Beyond B Corp alignment, protecting Butler/Till’s strong dynamic corporate culture is yet another area where the executive leadership team has taken a stand.

“We had to terminate a relationship with a client whose revenues exceeded $1 million (USD) because they didn’t treat our employees properly,” says Chapman. “We didn’t agree with the values they had and how they aligned with our company—and we saw the path that we would be on if we retained that client. We believe in the values that we stand behind, which compels us to make the right decision on behalf of our employees.”


Despite the tremendous effort invested by Butler/Till to create a unique and dynamic corporate environment, the company’s efforts would be for naught if authenticity was not a key component of the agency’s DNA—which it very much is.

As both an employee-owner and the company’s chief marketing officer, Amanda Devito is keenly aware of the impact diversity, equity, inclusion, and belonging (DEIB) have had on the company in recent years. Ms. Devito, who joined the company in 2011, became CMO of Butler/Till and their wholly-owned digital media and analytics agency, Digital Hyve, earlier this year.

“DEIB is not only the right thing to do for your organization, but also the smart thing to do,” she says. “Numerous studies show that companies that double down on DEIB are engaged, innovative and relevant—and because we are owners and responsible to our shareholders, it impacts our DEIB decision making because they are asking for it.”

As an advocate for the employee-owners, Ms. DeVito says the call for diverse employees, inclusive language, and diversity with the company’s supply chain is championed by the employer-owners themselves.

“Our employee-owners feel so empowered to push us further, and we love it,” says Ms. DeVito.  As a marketer, what does everyone learn first? Listen to your customers! And when a big segment of your customer base is employees, you must do just that: you listen, you learn, and you pivot. For me, this is why the CMO role is so deeply connected to DEIB.”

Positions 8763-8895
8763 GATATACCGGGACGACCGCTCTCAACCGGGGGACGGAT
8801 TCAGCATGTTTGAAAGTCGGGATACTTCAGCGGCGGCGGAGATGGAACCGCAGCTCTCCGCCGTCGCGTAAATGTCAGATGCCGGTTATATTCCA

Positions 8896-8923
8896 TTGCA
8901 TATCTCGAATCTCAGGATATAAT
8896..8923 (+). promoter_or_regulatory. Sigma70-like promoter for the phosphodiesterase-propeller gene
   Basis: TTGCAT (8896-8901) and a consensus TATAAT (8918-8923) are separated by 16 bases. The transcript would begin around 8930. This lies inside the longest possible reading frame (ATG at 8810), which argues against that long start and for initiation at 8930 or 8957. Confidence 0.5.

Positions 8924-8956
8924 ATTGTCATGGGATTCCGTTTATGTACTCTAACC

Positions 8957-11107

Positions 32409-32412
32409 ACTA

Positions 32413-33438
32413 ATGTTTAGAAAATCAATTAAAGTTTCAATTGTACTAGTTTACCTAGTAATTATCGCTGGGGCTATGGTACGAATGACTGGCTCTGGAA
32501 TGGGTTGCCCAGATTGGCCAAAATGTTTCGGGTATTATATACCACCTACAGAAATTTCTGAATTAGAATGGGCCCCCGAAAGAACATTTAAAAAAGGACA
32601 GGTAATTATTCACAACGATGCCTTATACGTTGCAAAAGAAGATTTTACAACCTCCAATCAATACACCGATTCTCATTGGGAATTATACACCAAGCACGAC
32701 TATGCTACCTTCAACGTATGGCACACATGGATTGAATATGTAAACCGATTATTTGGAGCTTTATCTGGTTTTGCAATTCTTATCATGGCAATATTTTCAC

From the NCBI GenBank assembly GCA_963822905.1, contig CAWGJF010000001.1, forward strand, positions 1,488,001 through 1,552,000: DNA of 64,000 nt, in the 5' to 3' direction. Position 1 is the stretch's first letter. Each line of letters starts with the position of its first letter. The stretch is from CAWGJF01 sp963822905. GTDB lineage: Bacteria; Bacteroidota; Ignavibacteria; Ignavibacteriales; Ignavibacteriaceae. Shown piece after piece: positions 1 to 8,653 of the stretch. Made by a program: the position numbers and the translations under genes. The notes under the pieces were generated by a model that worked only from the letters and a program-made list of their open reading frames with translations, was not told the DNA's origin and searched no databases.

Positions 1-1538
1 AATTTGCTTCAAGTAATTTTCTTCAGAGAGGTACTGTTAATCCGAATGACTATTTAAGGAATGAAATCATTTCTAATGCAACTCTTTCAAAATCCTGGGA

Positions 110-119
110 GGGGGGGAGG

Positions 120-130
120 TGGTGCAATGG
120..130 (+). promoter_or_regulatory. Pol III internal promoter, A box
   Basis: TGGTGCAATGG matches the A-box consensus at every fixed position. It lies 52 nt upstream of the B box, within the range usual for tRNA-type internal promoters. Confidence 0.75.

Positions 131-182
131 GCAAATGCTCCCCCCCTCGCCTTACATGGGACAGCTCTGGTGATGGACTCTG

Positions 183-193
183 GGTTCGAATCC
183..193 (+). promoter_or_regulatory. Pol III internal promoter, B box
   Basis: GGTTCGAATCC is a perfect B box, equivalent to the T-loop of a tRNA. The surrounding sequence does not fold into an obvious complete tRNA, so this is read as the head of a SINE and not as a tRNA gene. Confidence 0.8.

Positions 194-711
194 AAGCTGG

Authenticity, which Ms. DeVito says is a pathway to showing up as your whole self, regardless of the setting, is a facet of the culture she has worked to cultivate in her tenure with the agency.

“When I came out as a gay woman, from that moment on, I recognized that when you are not living your truth, the heaviness can feel excruciating,” she says. “I have been in those environments, and it is an exhausting place to be. As much as you want to believe that you are engaged, authentic, and growing, if you’re not surrounded by people that see you as your whole self, it can feel very tiring. I wanted a deep sense of belonging within a company and that is the environment we have created here.”

Authenticity also breeds engagement. According to a study by BetterUp, showing up authentically at work can lead to a 140% increase in employee engagement. Considering that low engagement costs the global economy around $7.89 trillion dollars (USD) annually, the business case for authenticity cannot be dismissed. At Butler/Till, the proof is in the pudding.

“I am happy to say that our employee engagement scores are industry-leading,” says Ms. Jones. “When we poll our employee-owners about leadership, culture and environment, over 90% of our people agree or strongly agree that we’re making positive impacts in those areas.”

Furthermore, that authenticity is recognizable from the board’s vantage point as well, who see Butler/Till’s engagement as a competitive advantage over larger, more heavily resourced agency conglomerates, especially when pitching new business.

“We often pitch against the biggest industry players who exceed our size and scale, but prospective clients quickly recognize that we can outperform these competitors due to a number of factors,” says Ms. Brookbanks. “There is a profound sense of excellence and rigor in our work that only comes from being so authentically connected to the communities and customers we exist to serve—which often matters more to clients than simply finding someone who can buy their media for 4% cheaper.”

Says Brookbanks, “That’s where our employee-owner engagement is a real competitive advantage.”